A paper published in Aging and Mechanisms of Disease explains that the discovery of reliable markers to detect senescent cells in human skin is key to understanding relationships between senescence and skin aging.
As such, the present authors evaluated the histone variant H2A.J as a new biomarker to detect senescent cells during human skin aging. Skin biopsies from healthy volunteers 18-90 years old were analyzed for its expression and other parameters involved in triggering or maintaining cellular senescence.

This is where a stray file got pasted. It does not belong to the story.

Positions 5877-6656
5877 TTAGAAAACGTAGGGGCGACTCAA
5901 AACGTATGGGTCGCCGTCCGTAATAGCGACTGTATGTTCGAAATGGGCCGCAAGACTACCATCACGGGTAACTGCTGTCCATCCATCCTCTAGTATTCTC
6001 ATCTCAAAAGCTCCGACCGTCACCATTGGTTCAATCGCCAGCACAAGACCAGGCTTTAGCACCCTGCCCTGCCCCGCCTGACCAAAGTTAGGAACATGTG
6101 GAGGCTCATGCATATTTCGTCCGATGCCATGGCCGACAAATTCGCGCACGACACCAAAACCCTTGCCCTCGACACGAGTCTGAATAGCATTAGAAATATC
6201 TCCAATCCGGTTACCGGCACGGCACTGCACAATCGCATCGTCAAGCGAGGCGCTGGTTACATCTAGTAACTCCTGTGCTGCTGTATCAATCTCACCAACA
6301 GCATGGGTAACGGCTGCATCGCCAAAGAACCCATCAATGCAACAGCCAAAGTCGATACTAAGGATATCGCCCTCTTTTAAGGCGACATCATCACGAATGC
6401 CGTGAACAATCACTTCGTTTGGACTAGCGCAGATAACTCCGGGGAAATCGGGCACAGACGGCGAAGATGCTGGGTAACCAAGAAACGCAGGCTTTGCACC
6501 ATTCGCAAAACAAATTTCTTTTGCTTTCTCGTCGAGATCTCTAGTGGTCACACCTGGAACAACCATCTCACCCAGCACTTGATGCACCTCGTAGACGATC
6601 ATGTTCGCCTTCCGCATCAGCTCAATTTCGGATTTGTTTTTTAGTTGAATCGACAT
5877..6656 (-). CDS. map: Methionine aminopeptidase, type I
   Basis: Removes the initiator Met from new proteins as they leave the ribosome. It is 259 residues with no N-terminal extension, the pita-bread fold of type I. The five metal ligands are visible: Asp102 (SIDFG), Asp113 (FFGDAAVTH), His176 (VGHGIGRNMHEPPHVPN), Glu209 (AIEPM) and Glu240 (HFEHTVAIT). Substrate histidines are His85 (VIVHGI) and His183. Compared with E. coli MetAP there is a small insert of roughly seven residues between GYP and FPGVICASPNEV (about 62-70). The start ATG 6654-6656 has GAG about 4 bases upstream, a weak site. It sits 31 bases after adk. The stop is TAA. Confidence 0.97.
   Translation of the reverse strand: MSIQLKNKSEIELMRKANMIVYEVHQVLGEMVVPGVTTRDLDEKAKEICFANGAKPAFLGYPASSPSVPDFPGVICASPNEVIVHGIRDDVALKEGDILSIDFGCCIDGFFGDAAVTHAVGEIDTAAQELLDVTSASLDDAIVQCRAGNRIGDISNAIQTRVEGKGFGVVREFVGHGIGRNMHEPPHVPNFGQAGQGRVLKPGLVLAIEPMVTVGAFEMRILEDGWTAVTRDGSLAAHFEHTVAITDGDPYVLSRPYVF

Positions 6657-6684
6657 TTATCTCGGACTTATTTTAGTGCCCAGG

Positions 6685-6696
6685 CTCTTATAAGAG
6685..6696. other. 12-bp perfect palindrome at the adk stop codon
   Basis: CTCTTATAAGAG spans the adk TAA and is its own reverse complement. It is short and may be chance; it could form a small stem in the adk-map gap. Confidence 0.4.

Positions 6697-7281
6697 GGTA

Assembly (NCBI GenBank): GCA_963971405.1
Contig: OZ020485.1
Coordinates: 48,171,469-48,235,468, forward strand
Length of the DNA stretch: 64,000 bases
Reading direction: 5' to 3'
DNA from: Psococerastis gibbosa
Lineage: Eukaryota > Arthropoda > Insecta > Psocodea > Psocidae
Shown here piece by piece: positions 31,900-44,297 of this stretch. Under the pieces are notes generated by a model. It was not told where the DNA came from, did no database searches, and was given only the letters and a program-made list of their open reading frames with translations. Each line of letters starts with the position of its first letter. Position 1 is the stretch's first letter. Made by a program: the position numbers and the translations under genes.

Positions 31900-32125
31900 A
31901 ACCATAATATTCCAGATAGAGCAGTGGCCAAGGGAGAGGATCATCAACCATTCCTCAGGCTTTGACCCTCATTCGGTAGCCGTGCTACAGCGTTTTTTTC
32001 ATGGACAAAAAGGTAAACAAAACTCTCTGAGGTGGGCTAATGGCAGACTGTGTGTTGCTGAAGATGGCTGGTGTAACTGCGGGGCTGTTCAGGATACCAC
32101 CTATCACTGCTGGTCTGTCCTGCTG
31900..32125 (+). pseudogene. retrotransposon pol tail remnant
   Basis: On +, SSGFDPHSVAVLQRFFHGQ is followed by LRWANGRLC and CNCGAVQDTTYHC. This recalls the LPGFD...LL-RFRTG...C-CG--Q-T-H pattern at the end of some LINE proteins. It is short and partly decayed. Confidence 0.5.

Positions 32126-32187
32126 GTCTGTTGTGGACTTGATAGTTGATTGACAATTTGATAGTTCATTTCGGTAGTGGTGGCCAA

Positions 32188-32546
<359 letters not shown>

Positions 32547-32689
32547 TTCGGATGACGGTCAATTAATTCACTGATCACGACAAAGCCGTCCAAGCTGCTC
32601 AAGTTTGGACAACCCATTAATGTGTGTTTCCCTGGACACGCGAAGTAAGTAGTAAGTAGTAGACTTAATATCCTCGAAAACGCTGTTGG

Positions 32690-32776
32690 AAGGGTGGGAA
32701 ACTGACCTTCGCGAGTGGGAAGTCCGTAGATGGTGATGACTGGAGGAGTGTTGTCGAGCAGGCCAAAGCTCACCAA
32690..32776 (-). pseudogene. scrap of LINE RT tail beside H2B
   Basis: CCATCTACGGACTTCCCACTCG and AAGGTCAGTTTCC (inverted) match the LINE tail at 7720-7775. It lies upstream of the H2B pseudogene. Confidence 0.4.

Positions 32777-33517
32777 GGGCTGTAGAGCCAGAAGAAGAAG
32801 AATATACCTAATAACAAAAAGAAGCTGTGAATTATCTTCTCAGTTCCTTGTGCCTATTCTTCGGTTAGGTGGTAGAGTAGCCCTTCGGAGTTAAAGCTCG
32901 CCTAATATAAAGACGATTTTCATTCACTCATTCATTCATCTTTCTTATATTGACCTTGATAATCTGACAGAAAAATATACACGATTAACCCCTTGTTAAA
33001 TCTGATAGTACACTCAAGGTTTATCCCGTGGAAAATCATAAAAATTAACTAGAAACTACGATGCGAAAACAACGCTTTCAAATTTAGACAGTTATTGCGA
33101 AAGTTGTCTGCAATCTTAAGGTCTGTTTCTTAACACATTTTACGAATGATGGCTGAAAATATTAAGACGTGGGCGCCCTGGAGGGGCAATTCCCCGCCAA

Results indicated that proportions of H2A.J-expressing keratinocytes increased from ~20% in young skin to ~60% in aged skin. Furthermore, quantification of integrin-α6+ basal cells suggested that the number and function of stem/progenitor cells decreased during aging and their altered proliferation capacities resulted in diminished tissue renewal with epidermal thinning.
Taken together, the results suggest that H2A.J is a sensitive marker that could be used to study epidermal aging in human skin. For the full details, see the open access article.